I know it's old news, but I saw Titanic again this weekend. Man, I hate this movie. I wonder how people will view it now - in light of 9/11 - with the upcoming special edition, I wonder if the love this film received will fade, or if it already has. Cameron turned a tragedy into an action spectacle, and I don't and never got the appeal. I think it has something to do with a certain sort of fantasy/narcissism, as the film is about someone who learns important life lessons through a tragedy, and it's about putting yourself in the main character's shoes, safe with the knowledge that not only will you survive, but that you've turned the tragedy into the greatest moment of your life. I guess that's not a bad place to be for a story, but I think because Cameron wishes to show the entirety of the boat sinking his heroes must ride the ship down and in doing so loses the inherent humanity of such an event. Because he decides to stage action sequences (that have characters running through the ocean water that proved fatal to many who were in it for merely minutes) in the middle of the boat going down and indeed the sinking is something of a bravura digital stunt, when characters begin to drown or fall and hit propellers it has the tinge of a set piece instead of feeling tragic (paving the way for Michael Bay's grotesque tribute to Americans dying in spectacular ways in Pearl Harbor). In that way the film has the illusion of dealing with death, but allows the viewer safe haven from it. It robs the tragedy of the real grip of fatality, as even Jack's passing becomes not about the thing itself but a lover sacrificing himself in the name of love.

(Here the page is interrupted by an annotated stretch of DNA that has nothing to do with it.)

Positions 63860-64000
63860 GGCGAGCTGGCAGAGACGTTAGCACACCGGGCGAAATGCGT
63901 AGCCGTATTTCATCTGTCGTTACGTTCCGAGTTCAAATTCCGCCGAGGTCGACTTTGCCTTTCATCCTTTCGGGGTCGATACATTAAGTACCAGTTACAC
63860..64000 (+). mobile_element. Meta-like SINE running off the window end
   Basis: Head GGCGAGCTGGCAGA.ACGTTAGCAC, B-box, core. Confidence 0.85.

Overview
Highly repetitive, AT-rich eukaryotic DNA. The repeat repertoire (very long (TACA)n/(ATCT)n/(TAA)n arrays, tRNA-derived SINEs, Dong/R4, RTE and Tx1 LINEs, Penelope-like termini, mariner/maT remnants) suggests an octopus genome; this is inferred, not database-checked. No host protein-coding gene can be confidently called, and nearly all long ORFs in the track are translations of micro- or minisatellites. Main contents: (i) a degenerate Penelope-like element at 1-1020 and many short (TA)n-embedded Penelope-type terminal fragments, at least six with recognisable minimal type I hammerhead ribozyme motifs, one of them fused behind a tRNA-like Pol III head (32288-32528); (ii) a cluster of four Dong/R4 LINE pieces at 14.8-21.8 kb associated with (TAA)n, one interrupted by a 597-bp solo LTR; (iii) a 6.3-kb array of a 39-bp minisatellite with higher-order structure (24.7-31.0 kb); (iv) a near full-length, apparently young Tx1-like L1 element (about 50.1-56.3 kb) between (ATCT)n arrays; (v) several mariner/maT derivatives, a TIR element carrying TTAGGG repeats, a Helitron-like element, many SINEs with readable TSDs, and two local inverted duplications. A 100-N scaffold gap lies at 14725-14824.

Perhaps it's an idealistic viewpoint of mine, but a lot of the filmmakers who survived World War II didn't indulge in gratuity when it came to filming such events. Perhaps it was assumed a somber tone was best or the nature of the rating system, but I've always figured, rightly or wrongly, that Sam Fuller wouldn't want to show the sorts of things Spielberg did in Saving Private Ryan, and that only people who've never lived through that sort of chaos could do something like that (Platoon is not a picture I think of as being exhilarating in that way, nor any of Stone's war films). Whereas the heroic bloodshed of a film like The Killer makes perfect sense: it is removed from a reality, it makes no point of "realism." And there is something to the modern ennui I see reflected in these sorts of films as they present stuff like this in maximum detail because many Americans have never had to face such situations. I think it is fair to say that one couldn't put these sorts of characters in the middle of the world trade center (Victorian underpinings aside) because at this time and cultural climate it would be viewed as a grotesque exploitation. But I guess that's the difference eighty years make - there's no sense of the real event, nor no sense of the real.
In that way it's interesting to note that America has successfully made war for the last two decades away from the scrunitizing public eye. It is doubtful twenty years from now there could be the sort of mass cultural decompression that seemed to hit with such films as Platoon. Though with the state of Iraq at current, it's hard to guess where our culture will be with this war when all is said and done.
Digression aside, I could rail on the film's sense of class, which is simplistic at best and insulting at worst (is it unfair of me to find it distasteful that a film that cost 200 million dollars suggests the greatness of a free from moneyed life? It's the sort of attitude that one can only have if one doesn't ever have to worry about money). There's something about cultural phenomenons like this (or, to pick another easy target, Pretty Woman) that seem about a fantasy that celebrates bourgeois dreams while paying lip service to the working class, or working poor. I can't believe I still harbor this much distaste for the film.